Beginning January 1, 2020, all charges, trials, administrative or judicial processes related to LGBGQ clergy or clergy who officiate same-gender weddings will be suspended until the separation is complete. Such clergy would remain in good standing during this time. Because the Protocol has not yet become church law, this agreement is not binding, and it does not eliminate the possibility that further charges may be filed against some clergypersons. The expectation would be that bishops would refrain from acting upon these complaints until the separation is complete.

After the separation, the post-separation UMC would then subdivide into several global regions. It is expected that the church in the United States would then vote to dismantle the Traditionalist Plan, remove all discriminatory language (including the hated “incompatibility clause”) from the Discipline (the official UM rule book), and allow individual clergypersons and congregations to decide for themselves whether to conduct same-gender weddings. LGBTQ clergy would be able to openly serve without fear of charges.

An additional $2 million dollars would be set aside for any additional groups that might leave the UMC to form new denominations.

In recognition of the history of systemic racial discrimination in the UMC, the Protocol would allocate $39 million to be set aside for ministry with persons of color. This would assure that current ministries would be able to continue uninterrupted by the separation.

My personal opinion:
I am cautiously optimistic about the future of the UMC. That these 16 persons, who have been fighting each other relentlessly for decades, could reach such an unanimous agreement together is nothing short of the work of the Holy Spirit and the providence of God.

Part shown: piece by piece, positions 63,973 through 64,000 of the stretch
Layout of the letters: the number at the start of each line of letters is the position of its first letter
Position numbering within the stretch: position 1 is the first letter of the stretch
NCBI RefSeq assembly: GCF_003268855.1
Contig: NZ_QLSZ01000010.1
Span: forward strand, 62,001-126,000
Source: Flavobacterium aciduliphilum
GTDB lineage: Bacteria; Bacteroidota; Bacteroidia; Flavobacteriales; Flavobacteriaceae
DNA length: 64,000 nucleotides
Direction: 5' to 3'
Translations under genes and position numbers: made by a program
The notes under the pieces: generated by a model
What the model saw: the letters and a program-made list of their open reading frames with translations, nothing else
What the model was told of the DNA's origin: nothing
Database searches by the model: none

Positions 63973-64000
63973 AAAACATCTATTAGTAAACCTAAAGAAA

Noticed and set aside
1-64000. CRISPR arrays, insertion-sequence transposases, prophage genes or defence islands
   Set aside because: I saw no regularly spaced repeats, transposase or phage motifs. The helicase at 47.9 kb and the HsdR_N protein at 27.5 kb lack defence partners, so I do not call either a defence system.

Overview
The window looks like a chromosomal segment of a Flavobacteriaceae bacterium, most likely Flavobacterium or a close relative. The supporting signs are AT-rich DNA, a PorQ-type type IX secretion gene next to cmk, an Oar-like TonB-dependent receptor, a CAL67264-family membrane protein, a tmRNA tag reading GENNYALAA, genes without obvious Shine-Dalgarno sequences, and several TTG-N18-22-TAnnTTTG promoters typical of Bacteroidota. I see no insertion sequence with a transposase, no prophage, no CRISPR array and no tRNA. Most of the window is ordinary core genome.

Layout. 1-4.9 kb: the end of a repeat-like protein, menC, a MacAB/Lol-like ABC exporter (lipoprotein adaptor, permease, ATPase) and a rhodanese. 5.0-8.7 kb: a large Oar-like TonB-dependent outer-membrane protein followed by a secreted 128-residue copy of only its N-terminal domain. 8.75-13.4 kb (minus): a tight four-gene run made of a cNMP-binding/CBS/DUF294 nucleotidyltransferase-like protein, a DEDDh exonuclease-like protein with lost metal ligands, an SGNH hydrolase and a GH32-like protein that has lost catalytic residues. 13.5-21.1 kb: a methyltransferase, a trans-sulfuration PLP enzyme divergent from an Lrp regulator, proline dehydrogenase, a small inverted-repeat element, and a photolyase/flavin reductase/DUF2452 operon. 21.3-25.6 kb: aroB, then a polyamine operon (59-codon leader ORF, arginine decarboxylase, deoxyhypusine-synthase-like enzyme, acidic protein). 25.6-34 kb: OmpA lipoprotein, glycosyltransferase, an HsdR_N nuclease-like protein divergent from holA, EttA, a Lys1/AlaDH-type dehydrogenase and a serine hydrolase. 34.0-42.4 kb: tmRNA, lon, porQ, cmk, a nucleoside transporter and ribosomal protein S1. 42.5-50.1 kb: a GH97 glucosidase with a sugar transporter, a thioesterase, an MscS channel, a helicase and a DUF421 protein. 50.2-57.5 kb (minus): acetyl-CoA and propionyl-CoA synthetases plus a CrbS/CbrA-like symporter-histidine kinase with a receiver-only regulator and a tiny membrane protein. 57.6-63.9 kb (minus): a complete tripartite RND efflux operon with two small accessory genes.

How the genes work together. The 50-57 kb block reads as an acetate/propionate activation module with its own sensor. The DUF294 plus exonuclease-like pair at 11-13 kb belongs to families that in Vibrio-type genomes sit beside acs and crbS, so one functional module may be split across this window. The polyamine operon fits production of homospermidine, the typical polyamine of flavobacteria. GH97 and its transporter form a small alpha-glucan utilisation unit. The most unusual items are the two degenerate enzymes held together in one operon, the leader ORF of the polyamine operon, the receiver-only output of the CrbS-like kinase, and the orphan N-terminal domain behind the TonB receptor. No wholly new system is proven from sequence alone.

If implemented it would end this 40-year-long-plus nightmare of conflict. It does the least damage to the UMC, while keeping the majority (at least of US churches) bound to the UMC. There might be a lot of complaining by both those on the far right and the far left, but I believe most will stay in order to avoid a congregational vote that might split apart their local church.

I am most excited by the suspension of all charges against clergy and the eventual death of the Tradtionalist Plan. Moreover, this would allow LGBTQ clergy to step out from decades of fear and hiding to openly serve God as we have been called. We would be allowed to legally marry our partners and have those marriages garner the full respect of the UMC.

But I also offer this word of caution. This is by no means a done deal. For it to become church law, it still most pass by a majority of the delegates at the next General Conference in May. Right now Bishop Yambasu has predicted that 100% of the African delegates will vote for the Protocol, but we have seen such assurances fall through in the past. While, as a signatory, Bishop Yambasu may fully support the Protocol, it is unclear whether he represents all Africans.

In the end the implementation of the Protocol would be a better outcome than if the One Church Plan had been approved at the last General Conference. I for one think I just might see a light at the end of this valley of the shadow of death. Let us all pray for The United Methodist Church.

For more information see:

For the Traditionalist viewpoint:

For the Liberationist (far-left) viewpoint: